Another veteran broadcaster is about to fade into the ether - Newstalk ZB Wellington host Justin du Fresne has been switched off after a radio career stretching back half a century.
Du Fresne, who pioneered New Zealand's first radio pop music show on 2ZB in the 1960s, has been eased out of the Newstalk ZB Wellington studio by The Radio Network.
His weekly Wellington on Saturday morning magazine show was broadcast for the last time yesterday and will be replaced from January 11 by the networked Jack Tame Morning Show.
The 72-year-old broadcaster, whose departure follows the recent retirement announcement of old radio colleague Geoff Robinson, said it was not his decision to go.
"They've just decided they wanted a change.
"It's sad to go this way. Everything comes to an end. How much longer I would have continued I don't know, but I was enjoying what I was doing and it was working well. But as a friend said, ‘It is what it is' and we'll pull down the curtain."
He said local radio was disappearing as MediaWorks and The Radio Network shifted to a network philosophy.
"I think time will prove that philosophy wrong, but what would I know," said Du Fresne, who started his career as a clerical cadet for the New Zealand Broadcasting Service in 1960.
He first went on air as an announcer in 1961. It was very simple - announcing what was coming up and what had just been aired and giving the time.
"It was a very public service ethos, but when the Beatles were invented and pop music arrived, the audience wanted plenty of it, I became a DJ."
He and colleague John Douglas pioneered The Sunset Show in 1963.
A dedicated late afternoon pop music programme was a revolution for the station. The first show opened with Cliff Richards' Summer Holiday, although Du Fresne's preference was for harder-driving American stars such as Jerry Lee Lewis and Fats Domino.
After six years he took a long break, working for Silverdale Knitwear and then running his own menswear shop in his home town of Waipukurau.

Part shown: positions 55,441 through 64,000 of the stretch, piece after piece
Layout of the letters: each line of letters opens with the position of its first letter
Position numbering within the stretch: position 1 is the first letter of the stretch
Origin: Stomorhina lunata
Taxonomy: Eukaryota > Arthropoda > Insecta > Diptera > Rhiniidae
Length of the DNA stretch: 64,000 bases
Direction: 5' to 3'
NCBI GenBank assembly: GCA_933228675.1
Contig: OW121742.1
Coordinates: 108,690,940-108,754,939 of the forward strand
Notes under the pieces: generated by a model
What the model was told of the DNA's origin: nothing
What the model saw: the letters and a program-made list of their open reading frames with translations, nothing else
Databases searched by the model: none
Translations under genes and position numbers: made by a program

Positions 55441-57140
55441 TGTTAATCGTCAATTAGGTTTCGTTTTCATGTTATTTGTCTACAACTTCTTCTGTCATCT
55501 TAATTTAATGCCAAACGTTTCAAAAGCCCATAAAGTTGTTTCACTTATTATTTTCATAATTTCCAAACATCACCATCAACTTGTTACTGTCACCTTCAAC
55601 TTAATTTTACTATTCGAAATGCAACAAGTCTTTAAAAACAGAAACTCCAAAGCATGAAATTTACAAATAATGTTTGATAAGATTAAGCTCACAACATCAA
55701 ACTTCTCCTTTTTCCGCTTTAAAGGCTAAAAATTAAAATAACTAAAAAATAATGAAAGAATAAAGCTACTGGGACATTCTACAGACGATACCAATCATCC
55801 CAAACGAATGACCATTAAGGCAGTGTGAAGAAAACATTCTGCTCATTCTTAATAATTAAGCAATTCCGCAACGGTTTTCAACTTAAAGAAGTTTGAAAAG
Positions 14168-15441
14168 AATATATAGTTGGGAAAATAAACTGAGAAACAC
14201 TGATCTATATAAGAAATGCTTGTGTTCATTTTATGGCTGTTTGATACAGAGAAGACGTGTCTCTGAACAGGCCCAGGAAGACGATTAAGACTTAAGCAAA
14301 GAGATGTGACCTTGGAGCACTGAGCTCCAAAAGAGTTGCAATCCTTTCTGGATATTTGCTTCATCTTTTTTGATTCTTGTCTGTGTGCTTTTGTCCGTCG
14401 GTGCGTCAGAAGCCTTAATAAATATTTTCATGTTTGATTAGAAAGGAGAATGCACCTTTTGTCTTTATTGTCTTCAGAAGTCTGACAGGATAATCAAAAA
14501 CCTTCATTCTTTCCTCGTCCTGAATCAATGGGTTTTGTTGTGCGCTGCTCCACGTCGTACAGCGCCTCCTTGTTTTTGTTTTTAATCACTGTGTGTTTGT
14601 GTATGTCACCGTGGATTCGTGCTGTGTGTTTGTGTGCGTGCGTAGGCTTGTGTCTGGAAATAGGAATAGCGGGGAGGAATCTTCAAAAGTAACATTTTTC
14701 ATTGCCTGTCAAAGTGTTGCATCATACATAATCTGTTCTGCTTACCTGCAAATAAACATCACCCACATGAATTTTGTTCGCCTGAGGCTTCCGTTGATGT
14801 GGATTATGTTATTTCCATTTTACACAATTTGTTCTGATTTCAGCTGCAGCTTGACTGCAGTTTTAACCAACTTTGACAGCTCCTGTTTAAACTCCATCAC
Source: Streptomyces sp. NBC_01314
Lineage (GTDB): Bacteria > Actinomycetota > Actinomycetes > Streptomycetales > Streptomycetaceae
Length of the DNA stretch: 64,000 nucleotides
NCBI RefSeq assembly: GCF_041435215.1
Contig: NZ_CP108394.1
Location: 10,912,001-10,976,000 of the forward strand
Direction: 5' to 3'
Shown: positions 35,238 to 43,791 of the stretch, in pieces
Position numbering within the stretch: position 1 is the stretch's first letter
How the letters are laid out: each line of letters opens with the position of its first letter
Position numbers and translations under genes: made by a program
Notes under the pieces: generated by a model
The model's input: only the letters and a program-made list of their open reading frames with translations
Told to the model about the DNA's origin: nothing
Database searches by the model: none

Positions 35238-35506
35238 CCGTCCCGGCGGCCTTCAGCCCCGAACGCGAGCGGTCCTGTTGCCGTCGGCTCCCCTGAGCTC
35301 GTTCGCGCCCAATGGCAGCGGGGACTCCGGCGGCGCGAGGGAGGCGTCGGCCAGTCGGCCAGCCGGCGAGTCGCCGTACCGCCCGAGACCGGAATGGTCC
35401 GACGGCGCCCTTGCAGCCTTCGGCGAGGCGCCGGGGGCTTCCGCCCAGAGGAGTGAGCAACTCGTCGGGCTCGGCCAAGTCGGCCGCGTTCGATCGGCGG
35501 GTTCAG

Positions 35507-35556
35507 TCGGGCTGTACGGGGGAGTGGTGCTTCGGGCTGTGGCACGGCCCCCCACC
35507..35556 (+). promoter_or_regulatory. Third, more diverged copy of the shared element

Enticed back into radio after being invited back for the 20th anniversary of The Sunset Show, he signed on as a staff announcer in November 1983 and stayed on for 30 years as ZB progressively shifted into talkback.
He has no regrets. "I've been very lucky. I've worked for a great radio station and I've been there in the glory days of radio. I don't think it will ever again be the force that it was."
Du Fresne is proud of the fact he never made any dreadful on-air clangers, that his political opinions were hard to pigeonhole, and that he alway retained an open mind.
However, he has strong opinions on at least one subject - he loathes shock-jocks and the peddling of ignorance and prejudice that he says some talkback hosts foment to wind up their listeners.
He has nothing but high regard for his Wellington colleagues, although he has a weary resignation for the bosses who finally pulled him off air.
"They're just doing what they think is the right thing to do to attract this bonanza called youth."
His parting comment was a polite sign off: "Thank you and good night."
The Radio Network's Wellington general manager Rhys Nimmo praised Du Fresne for his commitment. "Justin has worked for Newstalk ZB for decades, both as our man in Wellington through the week and latterly on Saturday morning.
"We're hugely appreciative of his efforts and enormous contribution to the success of the station."
- © Fairfax NZ News
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